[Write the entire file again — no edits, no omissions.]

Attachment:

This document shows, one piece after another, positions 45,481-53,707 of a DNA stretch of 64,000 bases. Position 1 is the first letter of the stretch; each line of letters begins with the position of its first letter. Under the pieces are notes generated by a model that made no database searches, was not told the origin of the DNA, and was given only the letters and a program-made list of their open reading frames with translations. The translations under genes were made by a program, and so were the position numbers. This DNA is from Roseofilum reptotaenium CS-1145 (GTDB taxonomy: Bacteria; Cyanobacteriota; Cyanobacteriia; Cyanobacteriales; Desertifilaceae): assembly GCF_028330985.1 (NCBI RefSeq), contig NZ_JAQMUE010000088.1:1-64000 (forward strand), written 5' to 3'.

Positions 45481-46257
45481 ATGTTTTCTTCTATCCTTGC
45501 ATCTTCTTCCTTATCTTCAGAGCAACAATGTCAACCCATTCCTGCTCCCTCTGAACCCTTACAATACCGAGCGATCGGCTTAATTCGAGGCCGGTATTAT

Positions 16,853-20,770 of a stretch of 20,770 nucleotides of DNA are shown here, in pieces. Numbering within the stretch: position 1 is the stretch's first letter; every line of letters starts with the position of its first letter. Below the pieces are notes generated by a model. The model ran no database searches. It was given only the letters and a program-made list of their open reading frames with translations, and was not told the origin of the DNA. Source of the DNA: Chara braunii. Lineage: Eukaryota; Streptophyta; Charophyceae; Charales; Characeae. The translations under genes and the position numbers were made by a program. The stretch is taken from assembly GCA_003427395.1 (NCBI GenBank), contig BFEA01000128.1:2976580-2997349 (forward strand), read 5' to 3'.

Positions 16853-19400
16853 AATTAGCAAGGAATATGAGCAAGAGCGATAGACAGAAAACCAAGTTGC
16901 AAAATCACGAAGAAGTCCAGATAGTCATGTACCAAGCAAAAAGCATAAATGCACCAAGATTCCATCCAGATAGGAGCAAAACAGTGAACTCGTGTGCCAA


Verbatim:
This document shows, one piece after another, positions 45,481-53,707 of a DNA stretch of 64,000 bases. Position 1 is the first letter of the stretch; each line of letters begins with the position of its first letter. Under the pieces are notes generated by a model that made no database searches, was not told the origin of the DNA, and was given only the letters and a program-made list of their open reading frames with translations. The translations under genes were made by a program, and so were the position numbers. This DNA is from Roseofilum reptotaenium CS-1145 (GTDB taxonomy: Bacteria; Cyanobacteriota; Cyanobacteriia; Cyanobacteriales; Desertifilaceae): assembly GCF_028330985.1 (NCBI RefSeq), contig NZ_JAQMUE010000088.1:1-64000 (forward strand), written 5' to 3'.

Positions 45481-46257
45481 ATGTTTTCTTCTATCCTTGC
45501 ATCTTCTTCCTTATCTTCAGAGCAACAATGTCAACCCATTCCTGCTCCCTCTGAACCCTTACAATACCGAGCGATCGGCTTAATTCGAGGCCGGTATTAT

Positions 16,853-20,770 of a stretch of 20,770 nucleotides of DNA are shown here, in pieces. Numbering within the stretch: position 1 is the stretch's first letter; every line of letters starts with the position of its first letter. Below the pieces are notes generated by a model. The model ran no database searches. It was given only the letters and a program-made list of their open reading frames with translations, and was not told the origin of the DNA. Source of the DNA: Chara braunii. Lineage: Eukaryota; Streptophyta; Charophyceae; Charales; Characeae. The translations under genes and the position numbers were made by a program. The stretch is taken from assembly GCA_003427395.1 (NCBI GenBank), contig BFEA01000128.1:2976580-2997349 (forward strand), read 5' to 3'.

Positions 16853-19400
16853 AATTAGCAAGGAATATGAGCAAGAGCGATAGACAGAAAACCAAGTTGC
16901 AAAATCACGAAGAAGTCCAGATAGTCATGTACCAAGCAAAAAGCATAAATGCACCAAGATTCCATCCAGATAGGAGCAAAACAGTGAACTCGTGTGCCAA